It used to be installing an LS motor in a ’55-’57 Chevy required some serious custom fabrication, wiring, and other intense work. Today, that is no longer the case. Thanks to companies like Classic Performance Products (CPP), installing any Gen III or IV small-block (car, truck, or crate variant) is as easy as retrofitting a Gen I Mouse or Rat. In fact, it might be even easier.
Our subject ’55 210 sedan left the factory with the solid lifter 235 I-6 variant and three-speed overdrive transmission. While the car was fun to cruise around in, the inline six’s lack of power was genuinely dangerous when it came to keeping up with or merging into traffic. The owner simply wanted more power—a lot more. When cooling issues with the 235 cropped up that pointed towards a cracked head, the owner knew it was time to do something.
With the plan being to drive the car from Tampa to the Holley LS Fest in Bowling Green, Kentucky, going with an LS engine seemed the logical choice. And it just so happened the owner recently came by a salvaged 5.3L/4L60E combo out of an ’02 Tahoe that would be perfect for the 210. So, we called up CPP and ordered its Tri-Five LS conversion kit, PN 5557LS1-CIK. It has everything, including headers, motor mounts, and transmission crossmember, for the basic installation of an LS engine in a Tri-Five.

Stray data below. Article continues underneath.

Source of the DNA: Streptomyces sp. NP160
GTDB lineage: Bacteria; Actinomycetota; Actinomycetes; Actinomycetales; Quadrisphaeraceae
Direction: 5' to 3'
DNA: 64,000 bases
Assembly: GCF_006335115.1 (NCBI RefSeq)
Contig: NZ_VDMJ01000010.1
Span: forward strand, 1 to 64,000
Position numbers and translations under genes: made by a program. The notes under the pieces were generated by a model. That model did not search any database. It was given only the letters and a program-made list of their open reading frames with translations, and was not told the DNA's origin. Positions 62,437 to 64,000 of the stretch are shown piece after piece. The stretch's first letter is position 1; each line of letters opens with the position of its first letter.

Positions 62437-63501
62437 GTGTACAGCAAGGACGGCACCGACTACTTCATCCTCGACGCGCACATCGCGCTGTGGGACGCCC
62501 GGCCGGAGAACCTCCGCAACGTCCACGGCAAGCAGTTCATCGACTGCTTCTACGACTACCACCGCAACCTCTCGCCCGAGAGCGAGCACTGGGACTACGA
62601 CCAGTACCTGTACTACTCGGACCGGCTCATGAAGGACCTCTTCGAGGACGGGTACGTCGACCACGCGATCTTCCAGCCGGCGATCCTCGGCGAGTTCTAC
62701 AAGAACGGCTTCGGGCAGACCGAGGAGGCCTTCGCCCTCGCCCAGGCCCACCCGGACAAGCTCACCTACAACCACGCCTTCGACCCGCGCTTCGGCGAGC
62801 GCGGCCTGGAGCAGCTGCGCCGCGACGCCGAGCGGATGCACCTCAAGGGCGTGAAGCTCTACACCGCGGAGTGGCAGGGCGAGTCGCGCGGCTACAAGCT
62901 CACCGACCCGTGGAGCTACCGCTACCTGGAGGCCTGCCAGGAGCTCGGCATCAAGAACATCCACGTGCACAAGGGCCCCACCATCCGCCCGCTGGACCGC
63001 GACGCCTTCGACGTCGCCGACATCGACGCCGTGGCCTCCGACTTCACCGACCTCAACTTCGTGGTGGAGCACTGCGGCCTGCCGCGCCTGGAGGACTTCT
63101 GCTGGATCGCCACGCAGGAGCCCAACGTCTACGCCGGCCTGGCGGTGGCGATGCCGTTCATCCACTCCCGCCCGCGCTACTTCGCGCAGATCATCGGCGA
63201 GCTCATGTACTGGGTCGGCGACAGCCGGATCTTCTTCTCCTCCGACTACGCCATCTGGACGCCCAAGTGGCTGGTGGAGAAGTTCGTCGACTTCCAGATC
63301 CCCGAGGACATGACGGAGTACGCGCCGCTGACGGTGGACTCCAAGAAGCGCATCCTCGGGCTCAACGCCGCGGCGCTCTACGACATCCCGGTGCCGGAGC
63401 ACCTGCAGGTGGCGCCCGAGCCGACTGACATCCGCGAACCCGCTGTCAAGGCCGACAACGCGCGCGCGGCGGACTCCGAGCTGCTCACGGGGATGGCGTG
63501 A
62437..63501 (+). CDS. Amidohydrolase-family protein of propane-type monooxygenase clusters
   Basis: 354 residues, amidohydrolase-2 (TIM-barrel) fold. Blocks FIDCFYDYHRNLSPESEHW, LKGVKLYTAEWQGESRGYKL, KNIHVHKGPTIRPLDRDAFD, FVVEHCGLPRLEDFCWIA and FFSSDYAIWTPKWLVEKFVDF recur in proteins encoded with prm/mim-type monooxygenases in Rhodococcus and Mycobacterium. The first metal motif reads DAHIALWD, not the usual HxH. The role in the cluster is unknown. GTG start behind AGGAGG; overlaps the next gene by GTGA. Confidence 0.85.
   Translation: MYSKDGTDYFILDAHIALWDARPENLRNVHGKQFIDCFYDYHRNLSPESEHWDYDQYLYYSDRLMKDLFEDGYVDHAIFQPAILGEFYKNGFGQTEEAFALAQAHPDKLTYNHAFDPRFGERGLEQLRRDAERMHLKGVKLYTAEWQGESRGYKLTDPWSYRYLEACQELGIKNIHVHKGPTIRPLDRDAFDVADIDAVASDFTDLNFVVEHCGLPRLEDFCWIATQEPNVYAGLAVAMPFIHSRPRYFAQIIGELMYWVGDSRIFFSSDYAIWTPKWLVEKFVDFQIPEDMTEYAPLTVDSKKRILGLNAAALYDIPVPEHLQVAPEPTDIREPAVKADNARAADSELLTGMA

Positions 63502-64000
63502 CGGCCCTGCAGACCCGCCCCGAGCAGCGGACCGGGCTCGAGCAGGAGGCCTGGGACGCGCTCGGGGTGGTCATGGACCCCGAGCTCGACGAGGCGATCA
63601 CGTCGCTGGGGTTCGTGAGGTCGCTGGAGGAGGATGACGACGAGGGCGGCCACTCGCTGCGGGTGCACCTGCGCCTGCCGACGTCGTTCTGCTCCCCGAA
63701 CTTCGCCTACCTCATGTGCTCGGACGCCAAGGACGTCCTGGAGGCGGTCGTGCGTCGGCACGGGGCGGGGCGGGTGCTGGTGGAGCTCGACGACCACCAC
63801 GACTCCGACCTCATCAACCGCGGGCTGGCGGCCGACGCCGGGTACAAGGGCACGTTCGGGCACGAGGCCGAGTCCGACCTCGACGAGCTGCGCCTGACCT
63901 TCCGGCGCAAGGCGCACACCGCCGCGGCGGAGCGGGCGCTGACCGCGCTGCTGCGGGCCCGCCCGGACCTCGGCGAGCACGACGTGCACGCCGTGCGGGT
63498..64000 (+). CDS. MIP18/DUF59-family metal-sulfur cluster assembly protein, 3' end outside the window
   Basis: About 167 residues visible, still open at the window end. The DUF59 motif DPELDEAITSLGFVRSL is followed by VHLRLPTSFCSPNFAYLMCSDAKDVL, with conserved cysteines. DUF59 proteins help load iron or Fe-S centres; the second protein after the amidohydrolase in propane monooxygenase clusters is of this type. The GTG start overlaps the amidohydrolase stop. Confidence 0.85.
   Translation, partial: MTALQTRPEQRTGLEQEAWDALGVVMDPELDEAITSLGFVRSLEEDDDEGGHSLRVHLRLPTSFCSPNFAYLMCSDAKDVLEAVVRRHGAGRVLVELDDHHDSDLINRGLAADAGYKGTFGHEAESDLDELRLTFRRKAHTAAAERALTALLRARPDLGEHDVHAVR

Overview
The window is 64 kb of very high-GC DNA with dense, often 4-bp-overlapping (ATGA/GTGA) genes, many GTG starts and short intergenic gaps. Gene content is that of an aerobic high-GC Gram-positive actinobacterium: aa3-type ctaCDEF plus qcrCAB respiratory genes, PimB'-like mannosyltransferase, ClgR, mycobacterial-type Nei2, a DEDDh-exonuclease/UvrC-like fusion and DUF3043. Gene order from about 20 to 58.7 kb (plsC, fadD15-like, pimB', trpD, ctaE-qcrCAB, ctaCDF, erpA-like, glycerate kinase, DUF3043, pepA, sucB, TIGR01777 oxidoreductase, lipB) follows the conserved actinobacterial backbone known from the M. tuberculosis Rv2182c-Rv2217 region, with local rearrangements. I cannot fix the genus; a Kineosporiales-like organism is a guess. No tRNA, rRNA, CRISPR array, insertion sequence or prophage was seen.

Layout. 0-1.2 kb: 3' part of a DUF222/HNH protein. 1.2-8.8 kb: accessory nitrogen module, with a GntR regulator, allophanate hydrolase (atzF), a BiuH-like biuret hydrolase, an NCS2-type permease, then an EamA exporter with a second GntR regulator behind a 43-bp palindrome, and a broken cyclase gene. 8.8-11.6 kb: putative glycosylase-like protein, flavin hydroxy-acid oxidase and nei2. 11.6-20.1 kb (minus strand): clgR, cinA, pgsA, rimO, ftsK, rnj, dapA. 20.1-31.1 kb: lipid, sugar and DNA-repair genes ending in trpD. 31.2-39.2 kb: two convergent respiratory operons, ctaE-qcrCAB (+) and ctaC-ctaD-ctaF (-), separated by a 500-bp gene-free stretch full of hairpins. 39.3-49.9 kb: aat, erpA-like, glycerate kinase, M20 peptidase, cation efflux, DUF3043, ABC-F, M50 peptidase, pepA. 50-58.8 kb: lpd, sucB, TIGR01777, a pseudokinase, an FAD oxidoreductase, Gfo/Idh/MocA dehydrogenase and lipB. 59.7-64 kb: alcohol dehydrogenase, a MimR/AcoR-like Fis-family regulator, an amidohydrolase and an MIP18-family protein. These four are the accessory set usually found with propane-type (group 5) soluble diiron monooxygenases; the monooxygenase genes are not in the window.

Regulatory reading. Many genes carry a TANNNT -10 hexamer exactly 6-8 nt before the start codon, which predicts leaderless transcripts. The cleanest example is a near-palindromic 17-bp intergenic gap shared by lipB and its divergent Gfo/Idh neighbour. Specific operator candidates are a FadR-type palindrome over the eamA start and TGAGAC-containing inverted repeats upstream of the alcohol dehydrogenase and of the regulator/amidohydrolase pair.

For the full install, other parts are necessary. So, we’ll be splitting the install across two stories so we can better cover everything. We’ve got parts from CPP, Be Cool, Flowmaster, Lokar, Painless Performance, Chevrolet Performance Parts, ACCEL, and more to fully install the 5.3L, and we’ll highlight those parts along with part numbers, to give you the best guide possible for this swap. And along the way, we’ll show you a few tricks to make things easier.
You are right, do not know how to make coffee. We will be up, soon.
1. The car’s original 235 six cylinder might have put out 123 horsepower (gross) when new (our ’55 had a three-speed with OD trans), but in 2014 we’re doubtful it put out even 100. Realistically, 123 gross ponies is probably only 80-90 at the wheels, maybe less. Sorry, not in 2014. The owner wanted this car to be a trouble-free, drive anytime cruiser, with power to melt the tires on demand.
2. After pulling the engine and trans, we removed the factory motor mounts to make way for the new mounts in our CPP kit. The first step is to grind the heads off these rivets in the factory frame. The mounting bolts for the new motor mounts will utilize these holes.
3. With the rivets punched out, we used the included hardware to set the new motor mount in place, so we could mark and drill the new holes we’d need in the top of the frame. A strong drill and good, sharp drill bits make this part of the job a lot easier.
4. When installing the driver-side mount, you’ll need to unbolt and move the front brake line out of the way. Once the mount is in place, you can easily secure the line to the frame.